> Home Page: <http://www.dm.net/~wulfraed/> <
    > Overflow Page: <http://wlfraed.home.netcom.com/> <
    Dennis Lee Bieber, Sep 4, 2004
    #4
  5. Fernando Rodríguez <> writes:

    > Hi,
    >
    > I haven't used Python in quite some time, and I'm bit puzzled by this:
    >
    > counter = 0
    >
    > class Blah(object):
    > def run(self):
    > counter += 1
    >
    > b = Blah()
    > b.run()
    >
    > Traceback (most recent call last):
    > File "<pyshell#53>", line 1, in -toplevel-
    > b.run()
    > File "<pyshell#51>", line 3, in run
    > counter += 1
    > UnboundLocalError: local variable 'counter' referenced before assignment
    >
    > However, counter is not a local var, it's a global one. :-? Shouldn't this
    > work?


    Name counter has to be declared global in method run:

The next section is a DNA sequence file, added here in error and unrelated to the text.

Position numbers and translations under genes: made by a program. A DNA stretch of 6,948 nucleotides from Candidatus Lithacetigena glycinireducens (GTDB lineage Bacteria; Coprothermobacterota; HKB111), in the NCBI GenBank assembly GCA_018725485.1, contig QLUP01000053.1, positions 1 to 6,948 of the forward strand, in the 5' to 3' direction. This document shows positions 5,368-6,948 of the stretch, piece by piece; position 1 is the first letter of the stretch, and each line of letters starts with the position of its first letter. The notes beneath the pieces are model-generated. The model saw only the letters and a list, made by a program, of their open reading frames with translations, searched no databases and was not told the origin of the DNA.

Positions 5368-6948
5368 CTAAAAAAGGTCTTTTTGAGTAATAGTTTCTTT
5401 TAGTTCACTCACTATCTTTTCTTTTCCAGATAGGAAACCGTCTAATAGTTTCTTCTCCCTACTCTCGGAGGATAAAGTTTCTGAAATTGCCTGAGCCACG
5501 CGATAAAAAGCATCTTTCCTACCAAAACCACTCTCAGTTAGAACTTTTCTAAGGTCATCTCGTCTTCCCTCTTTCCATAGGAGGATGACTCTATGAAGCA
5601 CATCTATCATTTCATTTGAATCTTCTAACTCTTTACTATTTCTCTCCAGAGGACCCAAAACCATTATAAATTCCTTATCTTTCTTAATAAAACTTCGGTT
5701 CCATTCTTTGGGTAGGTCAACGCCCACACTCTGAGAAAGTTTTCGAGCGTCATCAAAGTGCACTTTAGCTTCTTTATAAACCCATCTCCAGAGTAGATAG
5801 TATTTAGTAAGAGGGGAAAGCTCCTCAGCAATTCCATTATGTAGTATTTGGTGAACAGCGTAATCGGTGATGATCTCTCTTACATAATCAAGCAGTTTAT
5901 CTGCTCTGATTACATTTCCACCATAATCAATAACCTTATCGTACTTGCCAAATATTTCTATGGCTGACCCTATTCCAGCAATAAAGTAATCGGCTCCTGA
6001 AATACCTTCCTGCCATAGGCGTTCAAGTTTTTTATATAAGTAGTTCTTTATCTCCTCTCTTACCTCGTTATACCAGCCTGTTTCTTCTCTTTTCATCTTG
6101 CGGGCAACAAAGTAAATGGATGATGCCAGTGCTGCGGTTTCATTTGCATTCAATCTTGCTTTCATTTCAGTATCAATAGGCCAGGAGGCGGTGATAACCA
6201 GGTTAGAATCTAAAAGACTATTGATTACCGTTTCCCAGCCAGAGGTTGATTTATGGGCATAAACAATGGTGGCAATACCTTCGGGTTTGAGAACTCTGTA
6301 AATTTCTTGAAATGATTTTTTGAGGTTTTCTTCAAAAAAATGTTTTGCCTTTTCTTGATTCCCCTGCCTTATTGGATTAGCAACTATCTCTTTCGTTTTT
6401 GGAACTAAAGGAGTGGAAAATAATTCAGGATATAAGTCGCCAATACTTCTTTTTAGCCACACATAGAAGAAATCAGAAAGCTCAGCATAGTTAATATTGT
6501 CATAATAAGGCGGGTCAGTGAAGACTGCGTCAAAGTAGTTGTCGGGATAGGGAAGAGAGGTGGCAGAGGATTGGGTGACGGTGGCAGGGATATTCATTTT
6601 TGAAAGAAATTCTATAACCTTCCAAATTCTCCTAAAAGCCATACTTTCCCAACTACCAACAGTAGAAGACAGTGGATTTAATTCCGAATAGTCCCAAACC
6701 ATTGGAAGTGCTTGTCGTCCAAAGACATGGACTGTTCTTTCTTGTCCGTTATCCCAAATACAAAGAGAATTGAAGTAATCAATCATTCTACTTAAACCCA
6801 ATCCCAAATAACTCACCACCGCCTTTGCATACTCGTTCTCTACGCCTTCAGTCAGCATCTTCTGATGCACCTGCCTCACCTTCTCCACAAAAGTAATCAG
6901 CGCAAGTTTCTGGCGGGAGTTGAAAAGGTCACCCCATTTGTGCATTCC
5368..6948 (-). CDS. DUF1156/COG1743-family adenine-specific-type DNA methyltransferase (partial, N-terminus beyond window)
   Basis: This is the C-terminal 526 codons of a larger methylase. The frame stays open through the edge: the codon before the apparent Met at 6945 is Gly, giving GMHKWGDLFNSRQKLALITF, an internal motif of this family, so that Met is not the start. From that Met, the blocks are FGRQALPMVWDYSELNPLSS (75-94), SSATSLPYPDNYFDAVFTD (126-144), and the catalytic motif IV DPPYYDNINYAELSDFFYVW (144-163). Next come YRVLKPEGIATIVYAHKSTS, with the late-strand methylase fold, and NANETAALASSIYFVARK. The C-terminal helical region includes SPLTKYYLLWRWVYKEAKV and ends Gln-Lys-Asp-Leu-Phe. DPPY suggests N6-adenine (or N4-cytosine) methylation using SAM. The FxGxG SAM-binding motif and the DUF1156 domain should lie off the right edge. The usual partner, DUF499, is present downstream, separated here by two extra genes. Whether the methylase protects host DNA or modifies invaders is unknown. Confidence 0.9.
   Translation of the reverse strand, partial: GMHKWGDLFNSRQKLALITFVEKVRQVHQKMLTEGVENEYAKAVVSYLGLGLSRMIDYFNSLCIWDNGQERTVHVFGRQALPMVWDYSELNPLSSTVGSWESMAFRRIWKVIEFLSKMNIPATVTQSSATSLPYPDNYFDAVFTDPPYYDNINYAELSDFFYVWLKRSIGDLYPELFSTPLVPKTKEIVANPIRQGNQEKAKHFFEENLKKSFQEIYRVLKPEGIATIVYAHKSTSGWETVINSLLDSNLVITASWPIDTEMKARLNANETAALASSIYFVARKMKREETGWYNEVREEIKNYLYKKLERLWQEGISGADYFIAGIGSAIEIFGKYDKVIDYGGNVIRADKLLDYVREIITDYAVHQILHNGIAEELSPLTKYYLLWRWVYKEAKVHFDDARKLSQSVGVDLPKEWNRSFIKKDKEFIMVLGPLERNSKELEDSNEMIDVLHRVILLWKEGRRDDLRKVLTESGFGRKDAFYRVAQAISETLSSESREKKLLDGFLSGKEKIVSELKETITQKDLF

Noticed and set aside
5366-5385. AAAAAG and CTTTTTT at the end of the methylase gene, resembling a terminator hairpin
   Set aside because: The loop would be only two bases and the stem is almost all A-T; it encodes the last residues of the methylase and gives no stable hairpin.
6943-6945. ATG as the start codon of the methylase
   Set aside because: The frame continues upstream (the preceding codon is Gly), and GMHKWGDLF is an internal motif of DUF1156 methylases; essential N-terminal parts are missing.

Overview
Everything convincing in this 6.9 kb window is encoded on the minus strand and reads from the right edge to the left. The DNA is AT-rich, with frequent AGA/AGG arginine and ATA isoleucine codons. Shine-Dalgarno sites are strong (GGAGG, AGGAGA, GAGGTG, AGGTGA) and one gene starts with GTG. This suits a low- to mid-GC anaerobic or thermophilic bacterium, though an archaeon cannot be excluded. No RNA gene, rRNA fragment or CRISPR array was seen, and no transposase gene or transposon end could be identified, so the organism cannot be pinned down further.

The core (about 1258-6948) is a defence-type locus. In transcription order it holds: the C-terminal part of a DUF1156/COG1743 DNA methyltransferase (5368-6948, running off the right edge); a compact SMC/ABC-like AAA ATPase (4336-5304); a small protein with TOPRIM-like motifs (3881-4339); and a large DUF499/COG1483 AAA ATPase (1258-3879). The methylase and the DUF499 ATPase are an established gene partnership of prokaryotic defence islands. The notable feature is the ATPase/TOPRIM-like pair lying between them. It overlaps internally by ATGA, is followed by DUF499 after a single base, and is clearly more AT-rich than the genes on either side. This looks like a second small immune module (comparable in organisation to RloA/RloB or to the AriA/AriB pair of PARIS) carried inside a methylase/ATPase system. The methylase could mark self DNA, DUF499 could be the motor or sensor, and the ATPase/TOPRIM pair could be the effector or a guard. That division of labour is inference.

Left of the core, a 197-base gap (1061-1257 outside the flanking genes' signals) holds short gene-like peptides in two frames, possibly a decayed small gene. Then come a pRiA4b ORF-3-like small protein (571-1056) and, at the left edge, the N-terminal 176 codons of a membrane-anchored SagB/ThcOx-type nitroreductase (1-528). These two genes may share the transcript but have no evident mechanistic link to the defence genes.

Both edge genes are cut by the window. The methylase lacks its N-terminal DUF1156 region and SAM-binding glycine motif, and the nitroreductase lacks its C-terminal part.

class Blah(object):
    def run(self):
    global counter
    counter += 1

    The augmented assignment statements such as counter += 1 bind a name to
    a value. Binding a name within a function block makes the variable local
    by default.

    Lenard Lindstrom
    <>
    Lenard Lindstrom, Sep 4, 2004
    #5
  6. Fernando Rodríguez

    Miki Tebeka Guest

    Hello Fernando,

    > counter = 0
    >
    > class Blah(object):
    > def run(self):
    > counter += 1
    >
    > b = Blah()
    > b.run()
    >
    > Traceback (most recent call last):
    > File "<pyshell#53>", line 1, in -toplevel-
    > b.run()
    > File "<pyshell#51>", line 3, in run
    > counter += 1
    > UnboundLocalError: local variable 'counter' referenced before assignment

    You need to declare it global using the "global" keyword.

    counter = 0

    class Blah(object):
    def run(self):
    counter += 1

    b = Blah()
    b.run()

    Bye.
    --